Most people know that today is St Patrick’s Day (a shout out to all my Irish friends, by the way) But many people might not know that last Friday 15th March was Sustainable Seafood Day. Started by the Marine Stewardship Council (MSC), this day is about celebrating and rewarding certified sustainable seafood fisheries, retailers and champions. It’s about empowering seafood lovers and showing them how their choices can make a positive difference in the world’s oceans.
Our ocean habitats face massive and multiple threats: warming temperatures, mining, pollution and over-fishing to name a few. How can you help? The idea of Sustainable Seafood Day is simple. Only buy seafood bearing the blue MSC ecolabel.
There are seven Australian MSC certified sustainable fisheries. These include; the Northern Prawn Fishery (NPF), Mackerel Icefish, HIMI Toothfish, Macquarie Island Toothfish, Spencer Gulf King prawns, Lakes and Coorong fisheries and the Western Rock Lobster; which was the first MSC certified sustainable fishery in the world and is the first to be re-certified for a third time.
There are now more than 200 canned and frozen seafood products bearing the blue MSC ecolabel available at leading retailers across the country. To view the list of these products visit the MSC’s online Sustainable Seafood Product Finder. The other important thing is to check out the Sustainable Seafood Guide, print version or online, courtesy of the Australian Marine Conservation Society. You can even get an IPhone app now, featuring Greenpeace’s Canned Tuna Ranking. So much to learn. Orange Roughy for example (also known as Deep Sea Perch), live for 150 years. They are slow-growing and late to mature, resulting in a very low resilience. How can we justify trawling for fish that don’t even start breeding until they are 25-40 years old?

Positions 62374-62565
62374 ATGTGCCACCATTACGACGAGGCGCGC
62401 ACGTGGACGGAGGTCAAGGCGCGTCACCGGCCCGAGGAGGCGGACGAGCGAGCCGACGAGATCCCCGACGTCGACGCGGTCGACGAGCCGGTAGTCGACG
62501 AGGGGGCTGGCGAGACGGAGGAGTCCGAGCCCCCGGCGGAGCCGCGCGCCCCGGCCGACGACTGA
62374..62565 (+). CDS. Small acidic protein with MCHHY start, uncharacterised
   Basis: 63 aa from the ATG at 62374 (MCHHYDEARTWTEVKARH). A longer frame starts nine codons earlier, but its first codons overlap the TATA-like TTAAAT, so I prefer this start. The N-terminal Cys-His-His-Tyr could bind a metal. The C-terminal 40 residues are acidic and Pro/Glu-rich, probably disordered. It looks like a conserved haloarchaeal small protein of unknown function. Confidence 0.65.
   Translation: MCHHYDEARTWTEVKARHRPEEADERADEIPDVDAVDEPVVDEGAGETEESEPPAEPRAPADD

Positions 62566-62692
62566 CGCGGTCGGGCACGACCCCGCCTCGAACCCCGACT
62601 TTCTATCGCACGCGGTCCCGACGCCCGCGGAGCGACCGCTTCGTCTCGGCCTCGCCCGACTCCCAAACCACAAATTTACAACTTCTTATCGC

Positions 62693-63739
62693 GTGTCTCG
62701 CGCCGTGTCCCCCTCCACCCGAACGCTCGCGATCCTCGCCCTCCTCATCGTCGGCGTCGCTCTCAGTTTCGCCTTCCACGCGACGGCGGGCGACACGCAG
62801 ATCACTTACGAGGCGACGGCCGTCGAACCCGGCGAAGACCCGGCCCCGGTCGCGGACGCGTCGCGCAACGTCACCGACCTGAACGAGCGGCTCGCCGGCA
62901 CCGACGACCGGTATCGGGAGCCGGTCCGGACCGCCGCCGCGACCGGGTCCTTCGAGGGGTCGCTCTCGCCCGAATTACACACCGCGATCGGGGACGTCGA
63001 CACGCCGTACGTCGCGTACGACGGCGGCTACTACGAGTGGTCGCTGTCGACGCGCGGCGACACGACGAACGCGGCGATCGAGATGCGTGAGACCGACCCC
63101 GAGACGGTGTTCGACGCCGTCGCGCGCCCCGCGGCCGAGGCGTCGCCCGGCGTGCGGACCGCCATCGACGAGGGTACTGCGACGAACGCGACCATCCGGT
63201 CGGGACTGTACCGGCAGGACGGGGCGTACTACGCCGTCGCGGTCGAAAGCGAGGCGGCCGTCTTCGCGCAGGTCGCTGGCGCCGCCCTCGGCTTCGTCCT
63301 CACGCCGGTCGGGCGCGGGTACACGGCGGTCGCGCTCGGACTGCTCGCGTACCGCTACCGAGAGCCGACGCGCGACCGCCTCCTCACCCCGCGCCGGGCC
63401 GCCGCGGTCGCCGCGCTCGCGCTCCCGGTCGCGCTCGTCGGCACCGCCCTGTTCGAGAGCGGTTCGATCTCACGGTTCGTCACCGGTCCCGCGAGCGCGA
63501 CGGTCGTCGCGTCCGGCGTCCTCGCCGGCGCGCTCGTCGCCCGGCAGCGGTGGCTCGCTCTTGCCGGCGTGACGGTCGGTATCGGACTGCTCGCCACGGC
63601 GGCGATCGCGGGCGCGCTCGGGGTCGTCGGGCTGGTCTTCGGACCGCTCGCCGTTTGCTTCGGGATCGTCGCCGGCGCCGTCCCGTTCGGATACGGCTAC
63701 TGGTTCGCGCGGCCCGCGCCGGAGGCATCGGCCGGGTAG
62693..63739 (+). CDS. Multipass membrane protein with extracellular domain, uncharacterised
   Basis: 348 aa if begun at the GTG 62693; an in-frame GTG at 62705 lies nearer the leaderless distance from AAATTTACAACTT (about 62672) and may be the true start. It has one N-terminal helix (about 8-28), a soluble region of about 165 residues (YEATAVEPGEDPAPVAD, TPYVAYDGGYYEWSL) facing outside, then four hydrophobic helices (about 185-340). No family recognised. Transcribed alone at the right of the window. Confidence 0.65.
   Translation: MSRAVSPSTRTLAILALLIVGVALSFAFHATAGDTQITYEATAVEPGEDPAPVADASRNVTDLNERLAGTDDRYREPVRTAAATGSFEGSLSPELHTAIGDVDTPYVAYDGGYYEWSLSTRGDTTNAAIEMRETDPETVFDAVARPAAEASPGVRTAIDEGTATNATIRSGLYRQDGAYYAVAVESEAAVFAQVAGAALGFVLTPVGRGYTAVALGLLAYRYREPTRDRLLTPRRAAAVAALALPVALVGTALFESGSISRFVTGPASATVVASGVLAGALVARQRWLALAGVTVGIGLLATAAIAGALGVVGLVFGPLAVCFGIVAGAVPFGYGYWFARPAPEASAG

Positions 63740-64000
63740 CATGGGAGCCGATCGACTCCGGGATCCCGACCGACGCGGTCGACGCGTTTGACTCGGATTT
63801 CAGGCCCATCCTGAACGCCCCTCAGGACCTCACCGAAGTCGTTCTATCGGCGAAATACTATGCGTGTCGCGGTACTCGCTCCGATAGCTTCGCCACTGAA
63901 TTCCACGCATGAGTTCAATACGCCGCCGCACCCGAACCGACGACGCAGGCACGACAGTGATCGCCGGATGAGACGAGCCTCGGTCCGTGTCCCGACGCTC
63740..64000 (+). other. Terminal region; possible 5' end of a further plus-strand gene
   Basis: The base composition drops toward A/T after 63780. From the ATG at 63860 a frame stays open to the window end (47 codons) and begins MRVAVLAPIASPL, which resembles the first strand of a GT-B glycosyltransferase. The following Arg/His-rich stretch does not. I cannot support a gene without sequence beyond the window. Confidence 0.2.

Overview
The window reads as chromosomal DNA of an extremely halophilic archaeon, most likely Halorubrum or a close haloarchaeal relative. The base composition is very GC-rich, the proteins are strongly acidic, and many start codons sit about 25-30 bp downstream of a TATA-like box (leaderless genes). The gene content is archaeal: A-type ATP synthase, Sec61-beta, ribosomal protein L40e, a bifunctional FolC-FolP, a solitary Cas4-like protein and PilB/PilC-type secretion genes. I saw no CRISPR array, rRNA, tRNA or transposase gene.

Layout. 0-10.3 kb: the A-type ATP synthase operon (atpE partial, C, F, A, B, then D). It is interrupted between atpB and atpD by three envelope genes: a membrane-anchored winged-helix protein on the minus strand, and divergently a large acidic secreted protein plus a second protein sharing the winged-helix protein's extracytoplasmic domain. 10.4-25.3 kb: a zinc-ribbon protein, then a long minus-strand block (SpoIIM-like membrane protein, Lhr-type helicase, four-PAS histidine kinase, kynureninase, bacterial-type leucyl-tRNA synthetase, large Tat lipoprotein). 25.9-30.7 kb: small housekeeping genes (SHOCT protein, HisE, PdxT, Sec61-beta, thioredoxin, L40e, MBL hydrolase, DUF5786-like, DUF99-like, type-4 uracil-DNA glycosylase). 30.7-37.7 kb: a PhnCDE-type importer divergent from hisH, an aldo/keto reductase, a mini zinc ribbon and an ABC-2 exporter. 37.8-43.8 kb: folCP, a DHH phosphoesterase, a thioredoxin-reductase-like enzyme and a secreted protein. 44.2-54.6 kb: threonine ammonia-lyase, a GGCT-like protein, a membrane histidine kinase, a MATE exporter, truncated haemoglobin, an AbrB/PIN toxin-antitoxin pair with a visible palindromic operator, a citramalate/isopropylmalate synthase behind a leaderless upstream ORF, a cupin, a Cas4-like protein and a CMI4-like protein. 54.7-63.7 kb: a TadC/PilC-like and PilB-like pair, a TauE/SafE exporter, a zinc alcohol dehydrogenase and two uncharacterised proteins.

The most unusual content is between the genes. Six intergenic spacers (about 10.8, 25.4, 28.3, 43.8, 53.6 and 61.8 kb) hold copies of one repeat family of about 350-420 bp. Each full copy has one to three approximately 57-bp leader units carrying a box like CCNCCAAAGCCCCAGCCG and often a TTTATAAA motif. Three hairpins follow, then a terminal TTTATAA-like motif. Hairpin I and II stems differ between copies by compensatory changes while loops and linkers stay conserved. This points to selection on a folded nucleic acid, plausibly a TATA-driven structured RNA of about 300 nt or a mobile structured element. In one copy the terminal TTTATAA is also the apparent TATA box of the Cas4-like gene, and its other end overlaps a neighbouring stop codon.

And for those who despair as to whether or not our small contribution makes a difference, let me assure you – it does. Every little bit counts. We must celebrate even small advances towards a better future for our planet. Let me share the story about the boy picking up stranded starfish and throwing them back into the sea to save them. A man says to him, “This beach goes on for miles, and there are thousands of starfish. Your efforts are futile. You can’t make a difference!” The boy looks at the starfish in his hand and throws it into the water. “To this one,” he says, “it makes all the difference.” We fix the world one day at a time, one person at a time, one action at a time. Let’s work together for a future full of fish!